The U.S. Department of Homeland Security (DHS) has announced a proposal which could limit the duration of immigration status of international students (including Gambian students), exchange visitors and information media representatives to only two years.
Currently, students’ visas are valid for as long as they are enrolled in their course of study. Under the proposed rule, F or J nonimmigrants would be admitted into the U.S. for a period up to the end date of their program, limited to four years, unless DHS determines that the nonimmigrant is subject to a shorter period of authorized stay limited to two years, according to a DHS release. (List of countries affected at the bottom).
The Department of Homeland Security said that those coming from countries associated with high visa overstay rates, high being more than 10% for student and exchange visitors, will be limited to up to a two-year fixed period of stay.
One of the major differences of the proposal is it gives those under the F visa only 30 days to leave the U.S. after completing their programs, instead of the previous 60 days. Chittawan said the application for visas itself won’t be too different under the proposal.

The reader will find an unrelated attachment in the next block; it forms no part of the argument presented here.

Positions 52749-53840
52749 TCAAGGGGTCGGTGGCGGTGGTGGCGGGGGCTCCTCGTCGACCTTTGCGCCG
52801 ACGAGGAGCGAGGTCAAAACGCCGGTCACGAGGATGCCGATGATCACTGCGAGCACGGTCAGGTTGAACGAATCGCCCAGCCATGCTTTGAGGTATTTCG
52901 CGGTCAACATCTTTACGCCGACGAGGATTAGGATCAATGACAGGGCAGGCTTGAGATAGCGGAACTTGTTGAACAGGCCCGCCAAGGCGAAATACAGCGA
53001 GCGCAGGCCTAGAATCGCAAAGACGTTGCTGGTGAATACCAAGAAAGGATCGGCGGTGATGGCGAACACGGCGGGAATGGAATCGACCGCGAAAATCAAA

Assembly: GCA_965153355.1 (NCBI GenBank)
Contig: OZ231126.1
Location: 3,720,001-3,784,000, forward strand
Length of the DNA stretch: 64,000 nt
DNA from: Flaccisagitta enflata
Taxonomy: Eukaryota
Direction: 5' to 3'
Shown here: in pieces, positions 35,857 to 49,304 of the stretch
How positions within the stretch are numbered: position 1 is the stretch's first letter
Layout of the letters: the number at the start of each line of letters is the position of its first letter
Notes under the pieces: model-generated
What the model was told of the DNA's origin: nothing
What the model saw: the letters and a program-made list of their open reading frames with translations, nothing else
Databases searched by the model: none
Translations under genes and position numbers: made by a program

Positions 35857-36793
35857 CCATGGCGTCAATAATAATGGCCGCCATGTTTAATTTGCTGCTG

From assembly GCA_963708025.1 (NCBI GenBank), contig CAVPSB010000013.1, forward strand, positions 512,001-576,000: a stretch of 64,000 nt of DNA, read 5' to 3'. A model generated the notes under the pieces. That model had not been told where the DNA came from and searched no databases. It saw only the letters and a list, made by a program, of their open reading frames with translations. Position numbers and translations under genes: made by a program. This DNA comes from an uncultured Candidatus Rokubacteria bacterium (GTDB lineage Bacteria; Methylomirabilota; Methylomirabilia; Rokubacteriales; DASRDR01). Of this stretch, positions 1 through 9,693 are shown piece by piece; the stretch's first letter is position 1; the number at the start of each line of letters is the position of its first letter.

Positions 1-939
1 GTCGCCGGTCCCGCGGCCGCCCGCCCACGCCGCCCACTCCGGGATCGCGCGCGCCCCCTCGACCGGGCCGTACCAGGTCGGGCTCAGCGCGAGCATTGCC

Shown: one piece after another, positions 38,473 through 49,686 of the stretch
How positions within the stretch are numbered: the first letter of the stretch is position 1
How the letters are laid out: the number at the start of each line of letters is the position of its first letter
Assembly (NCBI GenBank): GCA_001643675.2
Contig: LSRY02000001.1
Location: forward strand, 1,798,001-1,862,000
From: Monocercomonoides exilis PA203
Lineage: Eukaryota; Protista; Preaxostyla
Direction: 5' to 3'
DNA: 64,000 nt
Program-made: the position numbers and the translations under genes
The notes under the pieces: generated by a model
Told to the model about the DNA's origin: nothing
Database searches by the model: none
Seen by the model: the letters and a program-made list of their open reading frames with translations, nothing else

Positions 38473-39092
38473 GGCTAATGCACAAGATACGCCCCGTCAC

This isn’t the first potential hit at international students this year. In July, the U.S. Immigration and Customs Enforcement released a regulation that required nonimmigrant students attending a fully online university to leave the U.S., the regulation was removed the following week.
In late July they passed another regulation that required first-year international students to have at least one in-person class to maintain their immigration status.
As of now, this remains a proposal and has no immediate effect on international students. The proposed rule is open for public comment until Oct. 25. Comments can be submitted through the Federal eRulemaking Portal found at http://www.regulations.gov.
List of countries affected by the DHS proposal
– Burkina Faso
– Central African Republic
– Congo (DRC)
– Congo (ROC)
– Cote d’Ivoire
– Equatorial Guinea
– The Gambia
– Sierra Leone
– South Sudan
– North Korea
– Papua New Guinea